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Sunday 5 February 2023 Dublin: -1°C
Paddy McGrath
# Review
Review: Volkswagen's new Polo is a worthy rival for the mighty Golf
The Polo has played the role of understudy for decades, but that’s about to change.

SINCE ITS FIRST introduction in 1975, the Volkswagen Polo has had to play the role of understudy to the Golf.

Sure, it’s always been known as a solid and robust car, a safe bet as it were. But the Polo has never been been viewed as competition to its older and more stylish sister… until now.

After five previous generations, the Volkswagen Polo, like many ‘small cars’, has grown in size. For reference, the little Polo is now the same size as the Mk3 Golf.

There’s much more to the new Polo than just scale though. On looks alone, the car is a crowd-pleaser.

The lack of bold or divisive design might be viewed as a negative by some, but on the commercial end, it gives the Polo a seemingly classless appeal – something that Volkswagen does very well.

Paddy McGrath Paddy McGrath

While the exterior might lack pizazz, the interior has plenty to please design-conscious buyers.

The mid-level Comfortline specification of my test car brings a good balance of equipment and quality of finish. In comparison to what cars in this segment featured only a few years ago, you can see the jump Volkswagen has made with the new Polo.

Standard specification includes an eight-inch touchscreen display, plus full smartphone connectivity with Bluetooth and two USB ports in the centre console.

Paddy McGrath Paddy McGrath

The redesigned cabin looks and feels more spacious while retaining plenty of useful storage areas throughout. Up front, the seats have a good amount of adjustability and support, remaining comfortable even after a few hours of driving.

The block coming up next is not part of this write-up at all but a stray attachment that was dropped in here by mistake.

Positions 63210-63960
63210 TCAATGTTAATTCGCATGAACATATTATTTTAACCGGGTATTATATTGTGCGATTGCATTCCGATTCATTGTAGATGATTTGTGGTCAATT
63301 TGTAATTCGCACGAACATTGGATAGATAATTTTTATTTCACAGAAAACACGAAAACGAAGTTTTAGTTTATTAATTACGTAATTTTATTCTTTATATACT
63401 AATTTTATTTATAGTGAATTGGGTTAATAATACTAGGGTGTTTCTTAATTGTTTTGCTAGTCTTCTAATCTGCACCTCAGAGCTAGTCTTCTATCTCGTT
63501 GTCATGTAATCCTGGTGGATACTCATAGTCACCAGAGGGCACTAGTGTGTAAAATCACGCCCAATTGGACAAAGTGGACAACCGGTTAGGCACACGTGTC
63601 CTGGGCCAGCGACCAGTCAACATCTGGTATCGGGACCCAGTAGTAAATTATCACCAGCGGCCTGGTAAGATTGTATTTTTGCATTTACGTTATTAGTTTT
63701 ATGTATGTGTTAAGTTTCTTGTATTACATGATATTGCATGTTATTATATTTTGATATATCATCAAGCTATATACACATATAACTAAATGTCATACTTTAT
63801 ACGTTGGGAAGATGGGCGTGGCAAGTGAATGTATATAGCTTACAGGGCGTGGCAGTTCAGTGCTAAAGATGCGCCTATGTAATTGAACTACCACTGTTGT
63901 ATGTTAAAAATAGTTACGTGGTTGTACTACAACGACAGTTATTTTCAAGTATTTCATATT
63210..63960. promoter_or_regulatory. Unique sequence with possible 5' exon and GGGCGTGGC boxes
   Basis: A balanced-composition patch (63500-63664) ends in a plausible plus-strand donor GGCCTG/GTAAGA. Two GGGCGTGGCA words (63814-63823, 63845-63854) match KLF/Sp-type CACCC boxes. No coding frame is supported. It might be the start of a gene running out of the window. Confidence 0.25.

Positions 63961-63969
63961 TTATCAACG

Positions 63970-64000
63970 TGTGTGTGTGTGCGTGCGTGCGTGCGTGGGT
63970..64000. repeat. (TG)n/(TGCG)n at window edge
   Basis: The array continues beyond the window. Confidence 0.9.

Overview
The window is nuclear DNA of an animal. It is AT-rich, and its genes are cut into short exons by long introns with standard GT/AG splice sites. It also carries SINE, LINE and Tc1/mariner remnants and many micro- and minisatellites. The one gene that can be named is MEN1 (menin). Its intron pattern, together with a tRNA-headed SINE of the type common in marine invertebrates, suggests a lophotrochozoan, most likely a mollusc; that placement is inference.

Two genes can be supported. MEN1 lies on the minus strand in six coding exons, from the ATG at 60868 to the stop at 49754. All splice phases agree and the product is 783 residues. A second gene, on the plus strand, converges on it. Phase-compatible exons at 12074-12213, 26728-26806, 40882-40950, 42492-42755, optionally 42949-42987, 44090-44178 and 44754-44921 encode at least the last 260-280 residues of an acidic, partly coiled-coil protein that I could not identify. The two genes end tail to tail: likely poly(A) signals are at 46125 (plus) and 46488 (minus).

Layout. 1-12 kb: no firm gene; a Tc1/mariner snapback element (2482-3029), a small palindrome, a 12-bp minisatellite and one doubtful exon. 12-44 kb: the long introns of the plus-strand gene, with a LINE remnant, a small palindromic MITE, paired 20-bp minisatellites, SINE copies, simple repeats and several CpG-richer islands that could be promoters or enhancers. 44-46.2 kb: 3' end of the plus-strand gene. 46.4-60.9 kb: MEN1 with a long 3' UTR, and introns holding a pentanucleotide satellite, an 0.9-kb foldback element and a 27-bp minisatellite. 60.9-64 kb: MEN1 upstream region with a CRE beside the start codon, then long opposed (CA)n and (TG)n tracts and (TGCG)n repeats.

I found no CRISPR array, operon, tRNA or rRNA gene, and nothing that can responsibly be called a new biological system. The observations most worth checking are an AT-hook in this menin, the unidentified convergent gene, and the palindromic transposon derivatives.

As for the mechanical side of things, our test car was powered by the entry-level engine. This three-cylinder 1.0-litre engine is never going to win any traffic light Grand Prix, with its sprint to 100km/h taking a lengthy 15.5 seconds – but leaving aside the numbers on paper, it isn’t a bad engine.

Paddy McGrath Paddy McGrath

Yes, for overtaking on the motorway or hustling around urban roads with speed, you do need to work the five-speed manual transmission a bit more vigorously. But in everyday driving conditions, the Volkswagen makes steady progress with minimal fuss.

There’s a light yet direct feel to the steering and – thanks to the optional Park Distance Control – getting it into a tighter parking space isn’t tricky.

Perhaps the most positive attribute of the new Polo is its overall refinement when driving. Noise levels from the road and engine are well suppressed, while the suspension efficiently deals with whatever surfaces get thrown at it.

As a complete package, the Polo is finally a stand-alone car in its own right, rather than playing second fiddle to the Golf and the rest of the larger C-segment.

Paddy McGrath Paddy McGrath

With 349 litres of boot space, it isn’t far behind cars in the segment above either.

Against its immediate rivals, the Polo is still an expensive proposition, starting at €16,795 for the Trendline trim and €18,695 for the Comfortline.

The SEAT Ibiza gives it a close run and comes in at a lower price. Even the newer Fiesta does make for a more fun driving experience, while it may not win on interior features.

If you’re looking for a car that feels well-built with good equipment available, and you aren’t too limited by budget, then the Polo is definitely one to consider.

READ: Six sunset drives to take this Summer >

READ: Review: BMW’s new X3 is a family SUV that’s stylish inside and out >

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